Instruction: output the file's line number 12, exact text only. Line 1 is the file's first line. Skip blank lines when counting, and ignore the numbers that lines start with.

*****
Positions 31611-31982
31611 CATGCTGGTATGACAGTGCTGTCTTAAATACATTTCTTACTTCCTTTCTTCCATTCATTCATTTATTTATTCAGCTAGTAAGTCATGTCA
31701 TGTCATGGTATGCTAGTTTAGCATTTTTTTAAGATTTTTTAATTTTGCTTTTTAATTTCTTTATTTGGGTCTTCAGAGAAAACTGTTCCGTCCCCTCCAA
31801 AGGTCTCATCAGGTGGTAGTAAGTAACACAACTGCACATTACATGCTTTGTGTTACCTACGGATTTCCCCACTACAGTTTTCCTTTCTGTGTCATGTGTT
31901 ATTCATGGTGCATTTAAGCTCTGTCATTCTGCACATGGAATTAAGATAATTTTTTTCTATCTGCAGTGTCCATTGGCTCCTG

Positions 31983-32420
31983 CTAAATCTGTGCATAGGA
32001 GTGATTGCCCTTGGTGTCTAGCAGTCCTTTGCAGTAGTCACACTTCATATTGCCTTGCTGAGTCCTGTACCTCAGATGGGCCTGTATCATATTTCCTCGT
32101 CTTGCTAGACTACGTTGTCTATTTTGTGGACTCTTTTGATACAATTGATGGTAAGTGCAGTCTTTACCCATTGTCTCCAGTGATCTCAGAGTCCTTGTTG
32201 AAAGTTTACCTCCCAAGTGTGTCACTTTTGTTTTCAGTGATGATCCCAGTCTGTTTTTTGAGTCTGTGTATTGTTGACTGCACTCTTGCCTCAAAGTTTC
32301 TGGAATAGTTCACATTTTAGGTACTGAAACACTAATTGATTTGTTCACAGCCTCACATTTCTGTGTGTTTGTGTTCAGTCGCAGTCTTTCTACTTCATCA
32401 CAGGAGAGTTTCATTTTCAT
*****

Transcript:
32401 CAGGAGAGTTTCATTTTCAT